If you want the longer version, it's this: Jake and Brett have been in love for years, but a war injury left Jake impotent, and Brett has a voracious sexual appetite, so they've decided it's no use. Brett is engaged to Mike, has a fling with Robert, then another fling with Pedro. There's a bunch of bullfighting too.
If you want a much longer, more detailed synopsis, read my book review
cuz this is getting plenty long already.
So. How did I like the movie as compared to the book? Overall, I like the book better. But I think that as Hemingway adaptations go, this is pretty good. Most of the characters look and sound very much like they do in the book. Chunks of dialog even got used, which pleased me no end -- even my favorite quote about coffee made it in, which I wasn't expecting since it's not integral to the story at all.
Both book and movie are slowly, almost languidly paced, developing emotions and situations over time instead of rushing through everything. I think the bull fights were actually more exciting in the book, but overall they did a swell job turning a 250-page book into a 130-minute movie. They did change some things, like adding in a sequence where Bill and Mike drunkenly get caught up in the running of the bulls by mistake. I think that was supposed to add some comic relief, but I thought it was jarringly out of emotional synch with the rest of the movie.
There are some bigger changes too, like leaving out the fact that Robert Cohn is Jewish. I found that omission very sensible, as the book gets labeled anti-Semitic a lot, and I feel like his Jewishness really has nothing to do with the story. They also explicitly stated that Jake Barnes is impotent, which is only implied in the book. Harder to get across with a movie, maybe. Or the word wasn't as taboo by 1957 as it was thirty years earlier when the book was published?
Anyway, the acting from Tyrone Power, Ava Gardner, and Erroll Flynn was just superb. What those three could do with a slight lowering of eyelids or a glance to the side, a smile at the wrong moment, a hesitation during a sentence -- heady stuff, I tell you. This is well worth seeing just to watch three pros at work.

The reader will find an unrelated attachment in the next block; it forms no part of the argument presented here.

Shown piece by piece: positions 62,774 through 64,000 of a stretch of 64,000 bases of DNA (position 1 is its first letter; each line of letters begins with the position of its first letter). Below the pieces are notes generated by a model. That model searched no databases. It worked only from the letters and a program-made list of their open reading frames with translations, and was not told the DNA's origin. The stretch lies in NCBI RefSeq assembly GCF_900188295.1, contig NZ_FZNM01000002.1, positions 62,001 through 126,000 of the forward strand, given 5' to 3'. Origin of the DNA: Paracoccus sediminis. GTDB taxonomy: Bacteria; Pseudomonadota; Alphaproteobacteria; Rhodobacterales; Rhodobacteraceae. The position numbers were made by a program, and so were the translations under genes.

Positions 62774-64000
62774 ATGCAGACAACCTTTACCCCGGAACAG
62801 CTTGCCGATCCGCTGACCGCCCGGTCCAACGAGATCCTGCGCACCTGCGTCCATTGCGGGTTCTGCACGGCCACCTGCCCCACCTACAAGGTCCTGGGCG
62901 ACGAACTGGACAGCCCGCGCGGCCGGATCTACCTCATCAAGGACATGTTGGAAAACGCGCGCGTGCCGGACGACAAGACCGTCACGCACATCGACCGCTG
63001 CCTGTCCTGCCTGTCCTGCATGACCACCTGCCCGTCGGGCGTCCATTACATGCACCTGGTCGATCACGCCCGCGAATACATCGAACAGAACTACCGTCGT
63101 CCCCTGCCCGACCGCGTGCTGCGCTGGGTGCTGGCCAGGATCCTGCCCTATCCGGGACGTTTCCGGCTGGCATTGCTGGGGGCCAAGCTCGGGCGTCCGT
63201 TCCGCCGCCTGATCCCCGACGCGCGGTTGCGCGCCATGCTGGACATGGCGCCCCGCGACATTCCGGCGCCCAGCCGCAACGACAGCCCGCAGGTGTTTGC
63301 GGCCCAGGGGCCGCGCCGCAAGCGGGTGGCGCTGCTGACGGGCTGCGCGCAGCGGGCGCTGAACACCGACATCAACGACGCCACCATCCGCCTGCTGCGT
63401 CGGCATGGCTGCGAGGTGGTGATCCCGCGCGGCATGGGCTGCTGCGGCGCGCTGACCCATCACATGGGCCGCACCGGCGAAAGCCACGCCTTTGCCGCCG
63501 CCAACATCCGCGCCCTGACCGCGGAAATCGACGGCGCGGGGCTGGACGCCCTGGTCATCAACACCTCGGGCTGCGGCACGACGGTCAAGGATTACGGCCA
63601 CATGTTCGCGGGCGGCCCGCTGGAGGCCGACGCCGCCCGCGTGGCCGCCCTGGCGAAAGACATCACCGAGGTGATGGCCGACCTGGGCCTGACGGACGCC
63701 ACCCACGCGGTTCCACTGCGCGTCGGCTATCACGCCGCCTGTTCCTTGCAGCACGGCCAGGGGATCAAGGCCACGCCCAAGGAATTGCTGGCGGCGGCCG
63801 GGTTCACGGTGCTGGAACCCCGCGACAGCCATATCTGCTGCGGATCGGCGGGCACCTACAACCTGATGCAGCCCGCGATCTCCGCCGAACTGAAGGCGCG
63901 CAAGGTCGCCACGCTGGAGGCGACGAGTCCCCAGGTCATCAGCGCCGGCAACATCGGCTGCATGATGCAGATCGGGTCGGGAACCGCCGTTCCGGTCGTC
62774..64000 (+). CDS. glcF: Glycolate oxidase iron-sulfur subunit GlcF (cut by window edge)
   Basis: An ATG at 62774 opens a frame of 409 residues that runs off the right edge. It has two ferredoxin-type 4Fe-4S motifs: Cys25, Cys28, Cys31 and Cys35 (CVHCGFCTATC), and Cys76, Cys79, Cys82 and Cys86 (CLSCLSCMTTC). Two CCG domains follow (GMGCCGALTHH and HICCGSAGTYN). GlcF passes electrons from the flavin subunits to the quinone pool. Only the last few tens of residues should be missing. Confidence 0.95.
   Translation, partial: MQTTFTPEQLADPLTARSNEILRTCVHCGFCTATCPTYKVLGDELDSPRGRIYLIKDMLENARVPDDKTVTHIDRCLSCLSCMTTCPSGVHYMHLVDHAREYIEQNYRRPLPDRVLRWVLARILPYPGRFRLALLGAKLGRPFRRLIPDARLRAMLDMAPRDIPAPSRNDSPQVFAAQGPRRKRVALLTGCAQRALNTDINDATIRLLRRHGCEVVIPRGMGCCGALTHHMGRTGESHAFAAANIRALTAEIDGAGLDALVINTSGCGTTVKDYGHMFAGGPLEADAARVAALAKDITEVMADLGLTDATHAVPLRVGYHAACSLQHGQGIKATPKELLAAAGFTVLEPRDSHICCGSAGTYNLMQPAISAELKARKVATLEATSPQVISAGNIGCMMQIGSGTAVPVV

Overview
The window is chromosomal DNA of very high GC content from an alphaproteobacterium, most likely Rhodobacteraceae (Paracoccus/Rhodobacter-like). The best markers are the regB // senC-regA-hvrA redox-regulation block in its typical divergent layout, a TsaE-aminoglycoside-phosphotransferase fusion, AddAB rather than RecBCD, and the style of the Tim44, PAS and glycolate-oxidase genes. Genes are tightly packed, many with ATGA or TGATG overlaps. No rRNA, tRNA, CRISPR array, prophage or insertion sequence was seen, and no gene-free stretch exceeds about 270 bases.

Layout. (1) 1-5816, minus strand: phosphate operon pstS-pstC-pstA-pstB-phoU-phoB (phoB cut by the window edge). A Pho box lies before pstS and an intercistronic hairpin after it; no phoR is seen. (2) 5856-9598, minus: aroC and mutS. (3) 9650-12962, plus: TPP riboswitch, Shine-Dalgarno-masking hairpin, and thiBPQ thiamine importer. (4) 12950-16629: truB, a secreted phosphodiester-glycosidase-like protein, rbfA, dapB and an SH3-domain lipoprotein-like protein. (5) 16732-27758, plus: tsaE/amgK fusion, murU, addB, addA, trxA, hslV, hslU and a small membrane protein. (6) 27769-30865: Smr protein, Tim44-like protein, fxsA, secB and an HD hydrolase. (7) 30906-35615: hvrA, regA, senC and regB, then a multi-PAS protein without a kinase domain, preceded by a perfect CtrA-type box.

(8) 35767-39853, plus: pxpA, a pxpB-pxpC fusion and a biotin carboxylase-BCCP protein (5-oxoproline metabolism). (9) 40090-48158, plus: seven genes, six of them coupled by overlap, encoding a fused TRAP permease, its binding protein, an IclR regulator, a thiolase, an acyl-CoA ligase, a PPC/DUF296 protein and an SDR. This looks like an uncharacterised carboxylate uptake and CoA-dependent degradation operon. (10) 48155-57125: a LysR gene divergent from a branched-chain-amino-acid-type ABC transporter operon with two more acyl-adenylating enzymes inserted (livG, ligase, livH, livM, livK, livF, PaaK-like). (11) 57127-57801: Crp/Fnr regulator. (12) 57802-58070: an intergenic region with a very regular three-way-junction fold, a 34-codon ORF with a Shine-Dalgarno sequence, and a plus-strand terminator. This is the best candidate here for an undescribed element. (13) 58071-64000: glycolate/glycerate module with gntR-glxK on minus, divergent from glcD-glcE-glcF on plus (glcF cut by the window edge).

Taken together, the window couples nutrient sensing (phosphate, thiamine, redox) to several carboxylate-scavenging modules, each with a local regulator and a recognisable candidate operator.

|Tyrone hard at work playing Jake being hard at work.|
Is this movie family friendly? Well, no bad language, as I recall. No actual bedroom scenes or adult dialog, everything there is implied. Some violence, with one fist fight and lots of bull fights. No blood or dead animals shown in the bullfights, though. As clean as it can be, with the subject matter, I'd say!
But overall, this isn't a movie I want to watch over and over. Which means... I'm going to give away my copy! I bought it brand-new, only watched it once, and it could be yours! Just enter the giveaway below for your chance to win!
a Rafflecopter giveaway
This giveaway runs from today through the end of Sunday, May 11, 2014. I'll draw a winner on May 12. PLEASE be sure you've provided a CURRENT email address to this Rafflecopter widget so that when I email the winner, they actually get the notification that they've won! This is open world-wide. If the winner doesn't respond to my notification within one week (by May 19, 2014, in other words), I will draw a different winner and the first one will be out of luck.
And don't forget to read all the other entries into this blogathon! Click on this button to find the list if you didn't follow my earlier link :-)